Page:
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Claim Your Day of Rest for Improved Health and Productivity

Claim Your Day of Rest for Improved Health and Productivity


    My parents were firm believers in honoring the Sabbath. Coming from the Christian tradition, this meant that we observed a day of rest on Sundays. On this day, no household chores (aside from cooking and washing the dishes) could take place. No knitting or mowing the lawn. And absolutely no shopping.

    Now, the shopping part was not much of a choice during my childhood, because I lived in Sweden, where the stores were closed on Sundays.

    However, as I grew older – and stores started being open on Sundays – these rules started to annoy me a bit. What’s so bad about going shopping on a Sunday? What if I need to do homework?

    When I left for college, I rebelled against the day of rest. I sat in the library every Sunday from the time it opened until it closed at midnight (yes, I was a really fun college student…).

    While I supported my husband through graduate school, I would often babysit on Sundays. It was a great way to get some extra cash, but not very restful.

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    And when I entered the management level in the corporate world, weekends didn’t really exist anymore. I used to joke about the fact that “it doesn’t really matter what day it is, because I’m always working.”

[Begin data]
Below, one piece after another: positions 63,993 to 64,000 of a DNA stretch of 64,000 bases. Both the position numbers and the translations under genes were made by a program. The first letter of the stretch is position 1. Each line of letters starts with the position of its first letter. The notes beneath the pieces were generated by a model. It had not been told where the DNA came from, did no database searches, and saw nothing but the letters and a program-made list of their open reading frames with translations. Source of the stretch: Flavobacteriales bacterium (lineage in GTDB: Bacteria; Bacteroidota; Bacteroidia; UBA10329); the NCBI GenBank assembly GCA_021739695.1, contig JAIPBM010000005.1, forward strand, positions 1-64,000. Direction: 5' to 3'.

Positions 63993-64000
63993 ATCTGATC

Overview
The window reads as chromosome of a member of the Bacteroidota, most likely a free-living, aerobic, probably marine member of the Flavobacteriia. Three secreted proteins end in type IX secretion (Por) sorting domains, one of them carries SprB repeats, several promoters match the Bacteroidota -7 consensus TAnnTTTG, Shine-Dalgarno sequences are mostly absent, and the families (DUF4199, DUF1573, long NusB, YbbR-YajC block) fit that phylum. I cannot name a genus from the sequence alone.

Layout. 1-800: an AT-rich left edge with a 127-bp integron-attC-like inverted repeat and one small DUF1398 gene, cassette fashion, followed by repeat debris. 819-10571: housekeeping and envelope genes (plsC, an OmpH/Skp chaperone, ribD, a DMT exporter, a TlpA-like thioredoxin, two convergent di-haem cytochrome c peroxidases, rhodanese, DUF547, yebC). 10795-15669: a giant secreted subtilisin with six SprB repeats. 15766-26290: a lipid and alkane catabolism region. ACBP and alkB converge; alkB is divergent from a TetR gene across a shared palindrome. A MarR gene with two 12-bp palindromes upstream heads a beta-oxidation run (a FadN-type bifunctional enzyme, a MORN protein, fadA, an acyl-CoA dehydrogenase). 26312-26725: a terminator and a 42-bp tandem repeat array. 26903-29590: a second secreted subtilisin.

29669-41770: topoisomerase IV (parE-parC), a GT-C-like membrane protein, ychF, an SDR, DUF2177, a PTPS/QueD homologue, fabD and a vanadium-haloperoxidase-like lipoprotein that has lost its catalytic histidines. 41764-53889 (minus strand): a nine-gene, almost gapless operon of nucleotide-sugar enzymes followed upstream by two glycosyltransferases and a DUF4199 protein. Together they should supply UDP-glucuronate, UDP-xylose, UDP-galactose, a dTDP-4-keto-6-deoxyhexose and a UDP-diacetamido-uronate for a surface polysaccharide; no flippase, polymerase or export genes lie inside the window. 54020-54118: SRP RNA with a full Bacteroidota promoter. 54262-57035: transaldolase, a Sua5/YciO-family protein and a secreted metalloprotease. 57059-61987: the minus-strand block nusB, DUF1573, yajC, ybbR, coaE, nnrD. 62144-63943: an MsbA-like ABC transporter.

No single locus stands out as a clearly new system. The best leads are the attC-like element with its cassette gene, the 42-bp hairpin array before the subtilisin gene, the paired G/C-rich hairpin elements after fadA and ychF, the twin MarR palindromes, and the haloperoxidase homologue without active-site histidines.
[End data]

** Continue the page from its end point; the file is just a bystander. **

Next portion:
You Need a Day of Rest to Avoid Burnout

    Guess what? I burned out.

    I had several of the symptoms that Royale Scuderi describes in her excellent article, Warning: You Have Entered the Burnout Zone:

    • A pervasive sense of failure and self-doubt
    • Loss of motivation and interest in my job
    • Lack of a sense of satisfaction and any feelings of accomplishment
    • Extreme exhaustion and lack of energy, feeling completely drained
    • Increase in conflicts both in the workplace and at home

    I realized I could not continue the way I was going. But what to do? I had a demanding job with an expectation of always being “on.” (I.e. checking email, answering the phone, etc.)

    I thought about my parents. They were very busy people, but they always seemed to have an abundance of energy. And they loved their jobs. What did they have that I didn’t?

    A day of rest… A built-in day to relax, be in the moment, and nurture relationships. A day of preventative health care.

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    Remember How to Rest

    It amazes me how much we forget and then remember as it relates to our health and general wellbeing. We have so much to learn from our parents, our grandparents, and other people who came before us.

    I love LJ Earnest’s article, Productivity Lessons From Laura Ingalls Wilder’s “Farmer Boy”. (And not just because I am a huge Laura Ingalls Wilder fan.) One of the productivity lessons from this article is called “Truly Rest Regularly.” Like my parents, the people of that time had it figured out. Only minimal work was done on Sundays. The day was set aside for resting and reading.